Padding and taping, to keep the big toe in place, can offer comfort. However, “padding can fill up the shoe too much and is not always the answer,” warns Sinkoe. Wearing a toe spacer in a pointe shoe is okay, but not for soft shoes or street shoes. Both Novella and Sinkoe caution dancers to pay attention to how the extra material affects the fit of a shoe and alters the alignment of your foot. Use trial and error to find what works for you. 
Outside The Studio
Although you can’t correct bunions without surgery, there is help. If your bunions become painful or inflamed, Sinkoe recommends icing for 10 minutes at a time and taking anti-inflammatories when necessary. “In some difficult cases I have used a cortisone injection,” he says.


Also, pointe shoes should be regularly evaluated to make sure they are accommodating the bunion. And don’t neglect your street shoes—choose styles with good support. “Sometimes, I suggest orthotics in street shoes to align the foot in a more neutral position,” says Sinkoe.

Going Under The Knife
Surgery is often best postponed until retirement, since it can lead to stiffness and inflexibility. For older dancers, recovery can take over a year. “Surgery on the big toe is usually not a good idea. Scar tissue can develop, causing a loss in relevé,” says Novella. “Not even the best surgeon can guarantee full range of motion.” Unless bunions cause major trouble, most retired dancers decide that surgery simply for cosmetic reasons is not worth the long recovery process and possible loss of flexibility. As Novella says, “Dancers’ feet are a badge of honor.”

Nancy Wozny writes about the arts and health from Houston.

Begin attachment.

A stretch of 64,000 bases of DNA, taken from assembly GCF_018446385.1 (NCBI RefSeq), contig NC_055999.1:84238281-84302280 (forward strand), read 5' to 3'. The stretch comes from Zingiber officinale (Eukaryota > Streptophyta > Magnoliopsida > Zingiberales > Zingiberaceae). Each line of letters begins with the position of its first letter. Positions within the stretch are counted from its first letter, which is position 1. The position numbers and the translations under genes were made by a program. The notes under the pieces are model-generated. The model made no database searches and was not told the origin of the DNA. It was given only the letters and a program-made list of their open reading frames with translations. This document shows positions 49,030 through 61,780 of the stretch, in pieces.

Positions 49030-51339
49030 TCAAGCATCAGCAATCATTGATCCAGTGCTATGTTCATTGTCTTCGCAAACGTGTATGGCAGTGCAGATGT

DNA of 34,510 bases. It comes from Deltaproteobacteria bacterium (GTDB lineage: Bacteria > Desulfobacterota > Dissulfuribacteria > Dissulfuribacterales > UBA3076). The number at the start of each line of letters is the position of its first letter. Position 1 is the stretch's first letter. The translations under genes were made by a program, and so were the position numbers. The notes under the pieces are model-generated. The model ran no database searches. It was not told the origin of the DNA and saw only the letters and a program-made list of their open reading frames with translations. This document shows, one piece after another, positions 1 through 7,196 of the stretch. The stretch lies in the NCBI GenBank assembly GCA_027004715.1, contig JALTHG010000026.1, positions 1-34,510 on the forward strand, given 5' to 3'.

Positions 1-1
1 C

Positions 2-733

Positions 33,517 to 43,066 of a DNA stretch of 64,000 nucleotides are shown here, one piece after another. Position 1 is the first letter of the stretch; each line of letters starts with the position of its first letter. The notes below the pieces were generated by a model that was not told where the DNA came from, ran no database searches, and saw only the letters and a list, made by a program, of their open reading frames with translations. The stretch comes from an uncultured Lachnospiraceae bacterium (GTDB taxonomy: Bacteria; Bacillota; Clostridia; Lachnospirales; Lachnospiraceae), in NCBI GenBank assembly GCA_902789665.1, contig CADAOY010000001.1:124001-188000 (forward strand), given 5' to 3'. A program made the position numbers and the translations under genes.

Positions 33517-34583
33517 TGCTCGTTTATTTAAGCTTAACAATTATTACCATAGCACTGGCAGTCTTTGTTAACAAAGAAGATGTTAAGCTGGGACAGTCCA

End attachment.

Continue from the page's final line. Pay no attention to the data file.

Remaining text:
Straight Talk On Sugar Substitutes

Many dancers try to cut calories by using low- or zero-calorie sugar substitutes. But are they healthy?


Peggy Swistak, nutritionist at Pacific Northwest Ballet School, notes that there are two kinds of substitutes. Non-nutritive sweeteners, including aspartame (Equal and NutraSweet), saccharin (Sweet’N Low) and sucralose (Splenda), are made in a lab and have zero calories.


Agave and stevia are natural plant products that are not technically calorie-free, “but,” Swistak says, “because they’re 200 times sweeter than sugar, you use a lot less.”


Swistak doesn’t see a problem with using either variety in moderation. “Everything in the world has been blamed on sugar substitutes, and there’s been no research to substantiate those claims,” she says. She advises consuming no more than two non-nutritive sweetened products per day to limit the amount of chemicals you ingest and avoid stomach aches. “Our bodies can’t digest non-nutritive sweeteners, which is why they pass through us,” says Swistak. “Too much can cause bloating and discomfort.” 


And beware: non-nutritive sweeteners may actually make you hungrier. Some nutritionists believe the fake sweetness causes your insulin to spike, stoking your appetite. Swistak cautions, “It’s good to have the Diet Coke instead of the regular, but not if that means you eat the bag of Oreos later!”


Butterflies In The Stomach?
There’s a new solution for stage fright: sun salutations. A recent study at Harvard Medical School found that yoga and meditation calmed performance anxiety in professional musicians. Vanessa Muncrief, a yoga instructor and physical therapist who works with dancers at New York’s Harkness Center for Dance Injuries, believes this finding can also apply to dancers. “When the body and mind are in sync, you can achieve a feeling of ‘performance flow,’ ”she says, or what many dancers refer to as being “in the zone.”


Muncrief recommends centering yourself with a few minutes of mindfulness meditation before heading onstage. “Focus on simple, regular breathing,” she says. “If any thoughts enter your mind, acknowledge them, perhaps with the word ‘thinking,’ and then let them go.”